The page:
Korean Folktales (9780804857758)

Current Stock:
Tuttle Publishing
Date Published:
with 55 fables; and over 40 b&w illustrations
Number of Pages:
Trim Size:
5 1/8 X 8

Fifty-five delightful tales offering fascinating windows into the Korean psyche.

Told with wit and pathos, this lively collection of Korean fables features the ever-iconic tiger, the humble woodcutter, clueless brides, clever talking rabbits, mischievous mice and other engaging characters in situations where folly, wisdom, greed, love, reward and retribution are all found in equal measure.

Fantasy and reality merge in a world where supernatural occurrences are commonplace. A blind man can suddenly see evil spirits. A spoiled child is taught a lesson by a sassy mouse. A menagerie of creatures — too clever for their own good — possess the same foibles as humans. Amongst the many stories and characters you will meet:

  • The Tiger and the Rabbit — In which a baby rabbit outsmarts a greedy, foolish tiger
  • A Korean Cinderella Tale — Where a magical a creature or two help an oppressed but virtuous girl to win in the end
  • The Magic Hood — About how magic, if used for ill purposes, can lead to big trouble
  • Rice from a Cat's Fur — In which a devoted cat keeps a family from going hungry and brings them prosperity
  • And forty other enchanting tales!

This collection is unparalleled in its scope and is the perfect introduction to Korea's rich storytelling tradition — containing classic legends and fables that will delight young and old alike!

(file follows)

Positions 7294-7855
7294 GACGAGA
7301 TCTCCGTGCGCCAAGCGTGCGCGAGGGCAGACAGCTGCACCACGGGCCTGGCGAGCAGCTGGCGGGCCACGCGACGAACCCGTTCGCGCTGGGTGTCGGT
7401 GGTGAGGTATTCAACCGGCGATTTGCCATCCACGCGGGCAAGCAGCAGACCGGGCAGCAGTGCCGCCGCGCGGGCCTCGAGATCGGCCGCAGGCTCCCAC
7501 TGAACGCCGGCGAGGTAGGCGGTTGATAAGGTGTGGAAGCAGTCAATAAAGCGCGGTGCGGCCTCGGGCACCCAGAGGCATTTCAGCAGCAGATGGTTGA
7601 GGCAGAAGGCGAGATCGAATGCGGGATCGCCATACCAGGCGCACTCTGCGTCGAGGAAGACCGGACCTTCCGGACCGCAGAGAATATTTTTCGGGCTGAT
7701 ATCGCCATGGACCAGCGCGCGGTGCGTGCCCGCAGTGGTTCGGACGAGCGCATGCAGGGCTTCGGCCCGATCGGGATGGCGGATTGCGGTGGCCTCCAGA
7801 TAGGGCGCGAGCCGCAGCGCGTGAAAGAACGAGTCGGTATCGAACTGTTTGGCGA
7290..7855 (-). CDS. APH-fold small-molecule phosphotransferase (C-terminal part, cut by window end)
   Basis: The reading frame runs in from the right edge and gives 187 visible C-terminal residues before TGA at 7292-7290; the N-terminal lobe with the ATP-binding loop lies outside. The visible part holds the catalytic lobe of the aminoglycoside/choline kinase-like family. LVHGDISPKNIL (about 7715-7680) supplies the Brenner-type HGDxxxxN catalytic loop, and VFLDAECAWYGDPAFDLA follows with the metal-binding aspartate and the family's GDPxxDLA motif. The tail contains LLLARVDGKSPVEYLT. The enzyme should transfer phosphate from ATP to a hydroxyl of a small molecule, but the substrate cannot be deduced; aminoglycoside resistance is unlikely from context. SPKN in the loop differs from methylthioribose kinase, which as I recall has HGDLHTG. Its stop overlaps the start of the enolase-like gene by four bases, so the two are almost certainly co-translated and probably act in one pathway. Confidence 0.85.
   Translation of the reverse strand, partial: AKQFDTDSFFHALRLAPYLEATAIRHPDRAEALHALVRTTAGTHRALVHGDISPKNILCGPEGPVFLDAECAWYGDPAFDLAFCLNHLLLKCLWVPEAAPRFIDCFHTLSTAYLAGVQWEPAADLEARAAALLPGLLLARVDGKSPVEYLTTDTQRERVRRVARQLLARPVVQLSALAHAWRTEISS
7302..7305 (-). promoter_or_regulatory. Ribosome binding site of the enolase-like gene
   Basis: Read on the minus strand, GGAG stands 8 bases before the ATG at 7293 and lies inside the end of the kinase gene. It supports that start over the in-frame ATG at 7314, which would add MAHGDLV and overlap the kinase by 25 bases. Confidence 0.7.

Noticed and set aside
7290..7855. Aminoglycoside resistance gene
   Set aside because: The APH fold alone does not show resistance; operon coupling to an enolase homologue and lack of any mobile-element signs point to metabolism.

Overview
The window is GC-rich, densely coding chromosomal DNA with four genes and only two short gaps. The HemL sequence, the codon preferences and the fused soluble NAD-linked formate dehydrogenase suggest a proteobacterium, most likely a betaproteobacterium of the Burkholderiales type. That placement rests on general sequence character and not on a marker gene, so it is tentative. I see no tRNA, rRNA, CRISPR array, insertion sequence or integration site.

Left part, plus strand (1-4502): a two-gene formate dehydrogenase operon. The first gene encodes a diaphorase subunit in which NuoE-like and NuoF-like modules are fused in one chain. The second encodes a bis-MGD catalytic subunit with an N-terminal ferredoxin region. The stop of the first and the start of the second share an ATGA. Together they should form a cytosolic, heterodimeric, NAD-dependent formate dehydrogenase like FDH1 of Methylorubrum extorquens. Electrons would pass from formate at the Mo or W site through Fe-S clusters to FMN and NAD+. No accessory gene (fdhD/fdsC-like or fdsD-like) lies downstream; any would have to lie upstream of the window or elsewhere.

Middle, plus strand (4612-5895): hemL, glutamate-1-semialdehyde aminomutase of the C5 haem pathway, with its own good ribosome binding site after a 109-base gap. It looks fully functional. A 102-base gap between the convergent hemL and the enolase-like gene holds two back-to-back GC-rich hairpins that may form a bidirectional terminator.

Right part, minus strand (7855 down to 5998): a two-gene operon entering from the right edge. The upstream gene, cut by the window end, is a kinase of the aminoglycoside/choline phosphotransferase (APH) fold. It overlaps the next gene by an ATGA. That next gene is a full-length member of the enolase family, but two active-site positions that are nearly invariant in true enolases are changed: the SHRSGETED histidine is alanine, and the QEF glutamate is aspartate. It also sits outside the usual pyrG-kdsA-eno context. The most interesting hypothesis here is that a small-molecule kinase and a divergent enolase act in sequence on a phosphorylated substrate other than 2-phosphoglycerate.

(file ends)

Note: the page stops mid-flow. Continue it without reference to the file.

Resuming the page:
About the Author:
Kim So-Un studied poetry and folklore before working for a major newspaper in Seoul and as chief editor of the Korean Children's Educational Institute. He published 23 works in Korean and Japanese in a range of genres including poetry, folktales, folklore, folk songs and critical essays.

Frances Carpenter had a love of foreign lands and cultures, which she observed closely during her extensive travels—first with her journalist and author father and later with her diplomat husband. She traveled extensively throughout the world and served as a fellow of the Royal Geographical Society, and Vice President of the International Society of Woman Geographers.

Setsu Higashi was raised and educated in Vancouver, Canada, and moved to Tokyo in 1940 when her husband, Shinobu Peter Higashi, was transferred there by the Associated Press to Tokyo. She honed her storytelling style on her son, an avid listener of her bedtime tales.